Now that I’ve left the desert and I have proper internet access rather than trying to update the blog from my iPhone, I can finally get around to Ben Stein’s NYT column from Sunday. Given that I’m still on holiday, though, I’ll allow myself a slightly broader remit this time round. I’ll explain just how Stein is wrong, as usual. But I also want to ponder Stein’s bigger shtick, as well as my own.
Stein has two main points in this column. The first is merely wrong: he says that as far as we know "we are not in a recession," and that "as a matter of definition, we simply cannot be in one yet". This is simply false. Stein is correct that a recession is defined as two consecutive quarters of negative growth, and that growth in the fourth quarter was positive. But that doesn’t mean we can’t be in a recession now: we’re in the first quarter, and if both Q1 and Q2 growth are negative, then the recession will have started in Q1. Alternatively, if Q4 growth is revised downwards into negative territory, then a recession could have started as early as Q4. We don’t know for sure, but it just makes no logical sense to move from "we don’t know whether X" to "therefore not X". (Would that Stein felt the same way about the existence of God: he might not have made the world suffer through his latest film.)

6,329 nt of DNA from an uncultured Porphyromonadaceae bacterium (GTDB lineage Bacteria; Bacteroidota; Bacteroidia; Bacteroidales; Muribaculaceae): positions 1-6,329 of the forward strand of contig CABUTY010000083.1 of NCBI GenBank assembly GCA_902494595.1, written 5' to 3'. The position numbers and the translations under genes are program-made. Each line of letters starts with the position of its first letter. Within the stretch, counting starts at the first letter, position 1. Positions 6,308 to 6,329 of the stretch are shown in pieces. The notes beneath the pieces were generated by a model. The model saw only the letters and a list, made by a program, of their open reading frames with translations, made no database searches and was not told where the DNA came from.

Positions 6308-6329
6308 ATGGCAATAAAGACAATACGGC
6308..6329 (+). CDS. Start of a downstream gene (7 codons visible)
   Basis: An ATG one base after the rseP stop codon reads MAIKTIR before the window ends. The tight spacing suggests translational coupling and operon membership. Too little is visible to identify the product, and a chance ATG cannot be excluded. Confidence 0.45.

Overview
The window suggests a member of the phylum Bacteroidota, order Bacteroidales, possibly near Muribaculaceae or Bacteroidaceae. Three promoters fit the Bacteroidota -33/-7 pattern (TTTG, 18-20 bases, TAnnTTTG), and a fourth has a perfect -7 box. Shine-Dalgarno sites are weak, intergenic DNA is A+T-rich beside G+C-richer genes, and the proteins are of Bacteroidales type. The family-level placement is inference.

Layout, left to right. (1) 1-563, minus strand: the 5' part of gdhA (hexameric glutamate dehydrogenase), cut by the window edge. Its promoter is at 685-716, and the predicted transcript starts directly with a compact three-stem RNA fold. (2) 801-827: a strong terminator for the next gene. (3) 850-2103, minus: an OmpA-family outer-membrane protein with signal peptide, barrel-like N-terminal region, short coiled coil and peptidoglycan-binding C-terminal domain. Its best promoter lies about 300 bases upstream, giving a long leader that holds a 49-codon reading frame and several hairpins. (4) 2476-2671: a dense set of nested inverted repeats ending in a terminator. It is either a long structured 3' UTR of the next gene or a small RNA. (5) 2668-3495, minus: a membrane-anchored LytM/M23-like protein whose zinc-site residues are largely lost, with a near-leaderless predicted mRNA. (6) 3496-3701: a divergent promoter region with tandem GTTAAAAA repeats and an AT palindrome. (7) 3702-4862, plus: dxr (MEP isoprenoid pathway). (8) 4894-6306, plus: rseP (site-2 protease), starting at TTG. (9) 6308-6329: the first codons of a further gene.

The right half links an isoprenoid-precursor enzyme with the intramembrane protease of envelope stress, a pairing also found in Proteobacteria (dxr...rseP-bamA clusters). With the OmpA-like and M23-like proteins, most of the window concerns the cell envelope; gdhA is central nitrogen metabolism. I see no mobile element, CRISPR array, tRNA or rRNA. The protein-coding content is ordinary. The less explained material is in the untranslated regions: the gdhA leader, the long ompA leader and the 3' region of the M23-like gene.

Stein’s second point is more insidious. It, too, is wrong: he complains, essentially, about some shadowy cabal of investment bankers and hedge-fund managers who between them control so much money that they can move the market and bring down entire financial institutions on little more than a whim. Why is the market melting down now? He’s willing to go out on a limb:
The new part is the hedge funds and the changing of Wall Street from a financing entity to a market manipulation entity. The new part is hedge funds with (supposedly) $1.5 trillion in capital, immense hedge funds within banks and investment banks. The new part is that they have so much money and so much selling power that they can do what capitalists really want and love to do: to make money not by betting on the markets, but by controlling the markets, by putting so much sell side (and occasionally buy side) firepower in play that they know they will move the markets. This takes all that annoying uncertainty out of it.